County Court Bulk Centre

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The County Court Bulk Centre (CCBC) is a county court in England and Wales created to deal with claims by the use of various electronic media.

Unlike other county courts the CCBC does not physically hear cases. If any case might require a hearing it is transferred to another county court.


The increasing ubiquity of computers and Internet access led to public discussion of allowing greater use of information technology to run court proceedings.

In January 1990 the Claim Production Centre (CPC) (originally called the Summons Production Centre) was created, with the power to issue and serve claims through information technology. This is currently enshrined within Rule 7.10 of the Civil Procedure Rules 1998 (CPR). This states that "…there shall be a Production Centre for the issue of claim forms and other related matters…" and that the relevant practice direction makes provision for its use and any modification or disapplication of the CPR.

All claims issued through the CPC were originally issued in the name of a county court in the same way as claims issued in the traditional manner. In March 1992 the CCBC was created to remove the burden of routine matters in simple CPC cases from the other county court. The current definition of such matters is contained in Practice Direction 7C.


Currently both the CPC and CCBC are located in Northampton. Claims issued through the CCBC show Northampton County Court as their court of issue.


Use of the CCBC is available only to members. Membership is free and is available to anyone who successfully demonstrates they can meet the IT requirements of the CCBC.

Continued use of the CCBC is subject to the Rules of Membership and Code of Conduct.


Cases can be issued through the CCBC in two different ways.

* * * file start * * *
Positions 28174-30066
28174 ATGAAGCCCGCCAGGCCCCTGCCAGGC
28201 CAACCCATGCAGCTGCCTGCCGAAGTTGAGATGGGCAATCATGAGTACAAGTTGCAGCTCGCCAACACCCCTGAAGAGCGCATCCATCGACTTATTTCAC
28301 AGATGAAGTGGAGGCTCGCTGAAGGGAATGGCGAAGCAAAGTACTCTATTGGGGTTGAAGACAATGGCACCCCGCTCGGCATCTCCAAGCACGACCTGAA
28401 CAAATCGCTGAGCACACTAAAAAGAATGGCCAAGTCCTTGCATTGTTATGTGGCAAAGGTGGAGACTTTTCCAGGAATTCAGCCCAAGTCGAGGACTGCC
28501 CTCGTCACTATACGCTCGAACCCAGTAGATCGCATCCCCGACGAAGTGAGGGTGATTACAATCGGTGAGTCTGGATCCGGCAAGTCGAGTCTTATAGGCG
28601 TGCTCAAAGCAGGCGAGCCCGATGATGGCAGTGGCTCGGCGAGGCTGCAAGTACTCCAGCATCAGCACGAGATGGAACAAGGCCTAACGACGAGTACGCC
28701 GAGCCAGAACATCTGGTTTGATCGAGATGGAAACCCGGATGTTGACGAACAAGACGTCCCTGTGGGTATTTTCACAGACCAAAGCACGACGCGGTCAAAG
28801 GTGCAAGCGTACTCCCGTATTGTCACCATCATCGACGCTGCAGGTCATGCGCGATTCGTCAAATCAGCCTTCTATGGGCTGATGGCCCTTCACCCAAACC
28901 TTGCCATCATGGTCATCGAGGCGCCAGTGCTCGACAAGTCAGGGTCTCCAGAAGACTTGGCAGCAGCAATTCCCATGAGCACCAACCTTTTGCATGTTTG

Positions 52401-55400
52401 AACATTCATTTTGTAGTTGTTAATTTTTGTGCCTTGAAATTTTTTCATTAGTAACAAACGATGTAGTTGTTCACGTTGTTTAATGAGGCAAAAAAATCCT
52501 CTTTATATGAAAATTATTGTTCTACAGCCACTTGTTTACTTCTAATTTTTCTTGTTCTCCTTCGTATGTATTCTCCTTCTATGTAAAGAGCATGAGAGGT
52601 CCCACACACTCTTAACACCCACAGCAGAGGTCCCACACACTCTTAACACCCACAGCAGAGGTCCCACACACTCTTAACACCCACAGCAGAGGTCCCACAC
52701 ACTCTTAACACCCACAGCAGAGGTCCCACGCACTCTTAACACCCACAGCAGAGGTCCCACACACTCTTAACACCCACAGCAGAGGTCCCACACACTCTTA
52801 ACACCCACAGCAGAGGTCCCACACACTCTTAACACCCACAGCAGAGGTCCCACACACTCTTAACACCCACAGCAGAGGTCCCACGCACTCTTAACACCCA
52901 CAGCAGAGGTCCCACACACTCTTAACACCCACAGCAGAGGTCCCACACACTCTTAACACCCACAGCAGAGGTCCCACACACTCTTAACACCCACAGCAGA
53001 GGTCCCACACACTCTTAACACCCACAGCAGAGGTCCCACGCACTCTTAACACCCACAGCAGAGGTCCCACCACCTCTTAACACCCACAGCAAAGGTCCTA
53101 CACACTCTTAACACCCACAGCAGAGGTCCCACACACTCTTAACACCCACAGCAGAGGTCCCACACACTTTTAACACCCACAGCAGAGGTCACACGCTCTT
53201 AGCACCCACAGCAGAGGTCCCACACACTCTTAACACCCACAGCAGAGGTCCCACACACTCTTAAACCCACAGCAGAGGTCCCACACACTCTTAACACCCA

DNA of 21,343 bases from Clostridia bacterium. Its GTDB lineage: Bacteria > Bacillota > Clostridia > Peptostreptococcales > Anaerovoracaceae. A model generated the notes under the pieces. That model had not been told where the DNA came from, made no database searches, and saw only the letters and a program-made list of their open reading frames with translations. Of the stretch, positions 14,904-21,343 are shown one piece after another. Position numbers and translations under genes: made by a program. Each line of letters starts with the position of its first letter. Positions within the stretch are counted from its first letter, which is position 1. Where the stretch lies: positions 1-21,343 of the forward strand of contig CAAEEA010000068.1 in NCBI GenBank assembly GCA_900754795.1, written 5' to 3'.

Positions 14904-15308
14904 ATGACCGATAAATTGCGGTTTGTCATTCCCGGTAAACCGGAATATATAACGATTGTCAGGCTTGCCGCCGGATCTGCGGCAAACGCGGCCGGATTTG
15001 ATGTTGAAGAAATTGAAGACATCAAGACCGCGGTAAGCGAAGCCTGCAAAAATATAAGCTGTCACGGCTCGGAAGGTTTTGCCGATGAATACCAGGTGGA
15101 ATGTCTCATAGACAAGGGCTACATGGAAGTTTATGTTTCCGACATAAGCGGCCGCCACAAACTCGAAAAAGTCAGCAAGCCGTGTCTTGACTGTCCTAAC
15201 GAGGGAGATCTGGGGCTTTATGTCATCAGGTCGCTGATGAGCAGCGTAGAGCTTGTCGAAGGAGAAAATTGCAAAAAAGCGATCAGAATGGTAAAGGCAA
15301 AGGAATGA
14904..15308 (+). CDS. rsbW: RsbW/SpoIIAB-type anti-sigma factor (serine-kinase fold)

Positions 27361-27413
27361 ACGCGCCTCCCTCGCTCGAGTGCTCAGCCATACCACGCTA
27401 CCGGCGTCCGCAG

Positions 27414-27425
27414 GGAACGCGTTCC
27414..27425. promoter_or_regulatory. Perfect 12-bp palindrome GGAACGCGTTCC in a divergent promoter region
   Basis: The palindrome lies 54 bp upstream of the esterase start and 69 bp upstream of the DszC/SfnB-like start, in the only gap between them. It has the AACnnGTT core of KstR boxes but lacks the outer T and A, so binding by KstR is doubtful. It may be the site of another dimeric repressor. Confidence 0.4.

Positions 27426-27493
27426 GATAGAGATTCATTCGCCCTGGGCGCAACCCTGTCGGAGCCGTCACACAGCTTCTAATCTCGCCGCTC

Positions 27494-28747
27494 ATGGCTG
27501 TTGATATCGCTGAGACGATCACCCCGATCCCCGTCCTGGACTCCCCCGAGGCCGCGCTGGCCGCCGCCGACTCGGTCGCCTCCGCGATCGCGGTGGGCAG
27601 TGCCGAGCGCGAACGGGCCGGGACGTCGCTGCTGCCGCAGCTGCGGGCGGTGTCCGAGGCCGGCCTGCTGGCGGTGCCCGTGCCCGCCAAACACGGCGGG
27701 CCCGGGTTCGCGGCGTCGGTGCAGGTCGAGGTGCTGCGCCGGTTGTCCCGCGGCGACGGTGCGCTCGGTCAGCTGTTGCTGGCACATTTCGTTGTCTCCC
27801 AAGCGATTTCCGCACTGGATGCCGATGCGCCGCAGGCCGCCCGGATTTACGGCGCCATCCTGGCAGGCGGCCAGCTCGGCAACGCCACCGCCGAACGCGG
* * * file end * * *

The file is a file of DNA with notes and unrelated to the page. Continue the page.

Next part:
Money Claim Online[edit]

Money Claim Online (MCOL) was created in February 2002. It provides users who wish to issue a limited number of claims to commence and manage county court proceedings using a website, and to pay court fees online using a credit card.

Bulk issue[edit]

Instead of submitting an individual claim form along with an individual payment of the correct fee for each case, CCBC users submit a single file containing each of the claims they wish to issue on a particular day as a data record in a specified format. Fees for all of these cases can be paid in a lump sum.

This file can currently be submitted either:

Since 31st May 2012 files can no longer be submitted by file transfer over a dial-up modem, this was replaced by secure email transfer.

As magnetic tape was the first available method long-standing users of the CCBC might refer to the file as the "tape" even when using another method of submission.

There is currently no ability to issue using a web service.

After processing the file the CCBC provides confirmation of which cases have been issued and which have not, along with appropriate details, either by fax or by a data file which the user can collect using the dial-up modem service.

As well as issuing claim forms, the CCBC also handles requests for judgments and warrants of execution in the same manner.

Defendant responses[edit]

Claim forms issued by the CCBC are served upon the defendant(s) in the same manner as other courts. However, the response pack also includes a password to allow the defendant to file their response via a website.

Where the defendant contests some, or all, of the claim, the claimant is required (if they wish to continue) to request the case be transferred out of the CCBC.


Rule 7 allows for limits to be placed on the types of claim that may be issued via the CCBC.

These are currently:

  • The claim must be for issue in a county court and not the High Court;
  • The claim form cannot refer to separate particulars of claim;
  • The claim must be for a specified sum of money less than £100,000 sterling, and expressed in sterling;
  • The claim cannot be against more than two Defendants;
  • Where there are two defendants the claim against each of them must be for the same amount;
  • The defendants must not be a child or patient (within the meaning of Rule 21 of the Civil Procedure Rules) or a legally assisted person (within the meaning of the Legal Aid Act 1988);
  • The defendant cannot be the Crown;
  • The defendants' address for service must be within England or Wales.

In addition the CCBC cannot be used to issue claims under Part 8 of the CPR.